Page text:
Discover Copper Online

Fall 1994

Copper Blocks RFI Both Ways

A microprocessor, sheathed in copper from Instrument Specialities, is protected from radio frequency interference.

Errant radio waves are very disruptive--and copper blocks both their entrance and their emissions. With copper shielding, such vital devices as pacemakers and defibrillators cannot be disrupted by radiated energy waves, which can also interfere with radio or TV broadcasts. Copper shielding can also frustrate spies who try to tap the confidential information inside computers by decoding the radio signals they broadcast.

Portables Need More Copper

The growing use of light-weight plastic enclosures, especially in portable instruments, requires a new approach. RFI-sensitive components inside plastic cases must be wrapped in copper, according to Ron Brewer, an expert on suppression of RFI and vice president of Instrument Specialities, a leading supplier of copper elements to block RFI.

In addition to providing a variety of forms to block RFI, Instrument Specialities operates a test facility in Placentia, California, where equipment can be tested and certified as RFI-free or RFI-proof. Company experts also identify RFI problems and suggest solutions.

The requirement to block RFI originated with the military, but it is now just as important in commercial and industrial equipment, according to Ken Gazarek, chief engineer of Equipto Electronics, Inc., a leading manufacturer of metal enclosures for electronic equipment.

Gazarek reports that concern about RFI is growing overseas, too, "The Common Market has set standards for suppression of RFI very similar to our own."

Remote Spying

Spies can tap confidential computer information by monitoring the radio waves normally emitted by computers. To block such candlestine spying, the government requires shielding, which is made of copper.

At first the shielding was designed into each piece of equipment. This approach, known as Tempest, is very costly. Tempest grade PCs cost four to five times as much as ordinary PCs, according to Brewer.

To cut costs from the Tempest approach, the government shifted a decade ago to shielding entire rooms and even entire buildings to block radio emissions. Successive generations of computers can be used in such shielding rooms without costly Tempest measures.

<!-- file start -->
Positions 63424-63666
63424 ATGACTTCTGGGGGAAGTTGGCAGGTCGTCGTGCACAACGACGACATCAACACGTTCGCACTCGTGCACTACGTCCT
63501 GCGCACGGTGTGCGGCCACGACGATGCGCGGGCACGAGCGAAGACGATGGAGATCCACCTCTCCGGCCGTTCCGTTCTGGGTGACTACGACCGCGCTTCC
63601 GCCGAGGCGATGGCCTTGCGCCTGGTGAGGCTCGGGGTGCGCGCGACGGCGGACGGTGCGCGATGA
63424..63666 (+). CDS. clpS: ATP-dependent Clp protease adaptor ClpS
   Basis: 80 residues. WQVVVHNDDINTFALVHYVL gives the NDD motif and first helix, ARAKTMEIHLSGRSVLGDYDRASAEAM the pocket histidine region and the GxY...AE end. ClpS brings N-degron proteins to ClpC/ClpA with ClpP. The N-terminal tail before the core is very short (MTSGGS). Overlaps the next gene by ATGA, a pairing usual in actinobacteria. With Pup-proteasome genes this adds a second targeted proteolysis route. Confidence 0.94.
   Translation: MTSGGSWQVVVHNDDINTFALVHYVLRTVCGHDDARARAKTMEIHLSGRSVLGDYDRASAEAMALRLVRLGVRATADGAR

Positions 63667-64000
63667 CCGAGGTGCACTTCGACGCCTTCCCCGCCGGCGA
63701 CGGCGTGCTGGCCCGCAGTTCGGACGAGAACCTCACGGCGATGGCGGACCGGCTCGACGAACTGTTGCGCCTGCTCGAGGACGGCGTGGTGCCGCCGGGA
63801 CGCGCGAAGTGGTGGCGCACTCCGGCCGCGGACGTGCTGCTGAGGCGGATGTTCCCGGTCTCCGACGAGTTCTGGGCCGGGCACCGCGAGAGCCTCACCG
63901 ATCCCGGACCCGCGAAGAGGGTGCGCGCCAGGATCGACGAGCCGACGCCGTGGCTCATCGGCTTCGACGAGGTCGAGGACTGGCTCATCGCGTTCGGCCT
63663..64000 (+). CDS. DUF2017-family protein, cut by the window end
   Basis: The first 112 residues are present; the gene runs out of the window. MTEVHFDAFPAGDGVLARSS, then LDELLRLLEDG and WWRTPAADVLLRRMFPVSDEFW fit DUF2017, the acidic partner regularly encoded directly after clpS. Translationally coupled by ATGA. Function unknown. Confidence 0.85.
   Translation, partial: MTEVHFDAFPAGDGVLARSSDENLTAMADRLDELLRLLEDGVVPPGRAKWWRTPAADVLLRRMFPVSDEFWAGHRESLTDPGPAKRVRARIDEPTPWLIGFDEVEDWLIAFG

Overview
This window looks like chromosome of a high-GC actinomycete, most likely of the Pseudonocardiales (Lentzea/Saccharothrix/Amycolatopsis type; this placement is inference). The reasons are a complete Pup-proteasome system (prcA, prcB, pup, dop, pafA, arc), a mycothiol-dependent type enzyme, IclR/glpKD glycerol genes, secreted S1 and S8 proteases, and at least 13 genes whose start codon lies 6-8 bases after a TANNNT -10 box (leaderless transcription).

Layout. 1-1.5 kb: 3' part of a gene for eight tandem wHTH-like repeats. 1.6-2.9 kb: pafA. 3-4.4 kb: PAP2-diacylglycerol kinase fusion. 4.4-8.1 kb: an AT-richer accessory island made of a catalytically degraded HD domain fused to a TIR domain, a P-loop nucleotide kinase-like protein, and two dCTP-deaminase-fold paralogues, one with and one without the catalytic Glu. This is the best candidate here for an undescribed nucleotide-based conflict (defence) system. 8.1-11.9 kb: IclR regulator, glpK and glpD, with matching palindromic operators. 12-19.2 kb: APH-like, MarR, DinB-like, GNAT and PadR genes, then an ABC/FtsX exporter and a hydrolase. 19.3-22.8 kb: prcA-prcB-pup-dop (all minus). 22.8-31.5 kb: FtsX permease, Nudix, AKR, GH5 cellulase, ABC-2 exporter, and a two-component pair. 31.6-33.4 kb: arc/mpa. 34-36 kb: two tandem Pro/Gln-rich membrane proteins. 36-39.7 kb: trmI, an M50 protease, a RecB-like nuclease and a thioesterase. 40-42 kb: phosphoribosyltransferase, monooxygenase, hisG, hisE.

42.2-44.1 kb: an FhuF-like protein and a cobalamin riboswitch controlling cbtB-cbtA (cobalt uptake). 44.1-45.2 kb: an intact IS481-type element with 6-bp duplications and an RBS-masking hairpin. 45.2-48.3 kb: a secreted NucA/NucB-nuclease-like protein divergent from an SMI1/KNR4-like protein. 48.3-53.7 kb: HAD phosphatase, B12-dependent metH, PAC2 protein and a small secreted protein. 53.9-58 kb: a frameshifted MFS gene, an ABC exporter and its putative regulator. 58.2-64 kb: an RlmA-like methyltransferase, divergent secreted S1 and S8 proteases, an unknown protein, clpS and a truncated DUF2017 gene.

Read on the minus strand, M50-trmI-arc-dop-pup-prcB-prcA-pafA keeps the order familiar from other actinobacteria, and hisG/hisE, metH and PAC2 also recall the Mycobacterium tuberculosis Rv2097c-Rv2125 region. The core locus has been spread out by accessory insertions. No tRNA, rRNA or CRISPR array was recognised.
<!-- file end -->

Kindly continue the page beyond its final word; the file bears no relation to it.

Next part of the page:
Shielding manufactured by the Fortifiber Corporation is composed of thin sheets of copper laminated to kraft paper and called Copper Armored Sisalkraft. The laminate can be attached to wallboard like wallpaper using an industrial strength mastic adhesive, according to Frank Banisch, Fortifiber sales manager. To prevent radio waves from exiting through windows, they are fitted with copper screens and bronze window frames.

The laminate comes in three weights: one, two and three ounces per square foot. The tree-ounce weight is most commonly used for shielding. The laminate is made in rolls up to 60 inches wide by 120 feet long. The copper foil used in the laminate is made by electrodeposition.

After the laminate is attached (copper side out), the seams are closed with a copper tape coated with solder. The tape, also supplied by Fortifiber, comes in widths of two or four inches and is applied with a wide soldering iron.

Entire Buildings Shielded

The laminate may also be attached to buildings during construction before the facade goes on. The outsides of two National Security Agency buildings at Fort Mead, Maryland were sheathed in this manner during construction. Some Central Intelligence Agency buildings were designed in the same manner.

In addition to their counterespionage role, the laminates are also used:

  • To block the entrance of disruptive RFI into laboratories equipped with sensitive electrical measuring instruments,
  • To prevent dispersion of radio energy from high intensity diathermy equipment in hospitals and medical offices, an application for which Fortifiber sells the laminate in Holland and the U.K. as well and the U.S.,
  • To flash around windows in home construction.

The tree-ounce laminate costs about $150 per 100 square feet, according to Banisch. The material is not flame retardant; flame retardant versions are available at extra cost.

Equito Electronics, Inc.: Aurora, IL 708/897-4691
Fortifiber Corp.: Attleboro, MA 800/343-3972
Instrument Specialties: Delaware Water Gap, PA 717/424-8510

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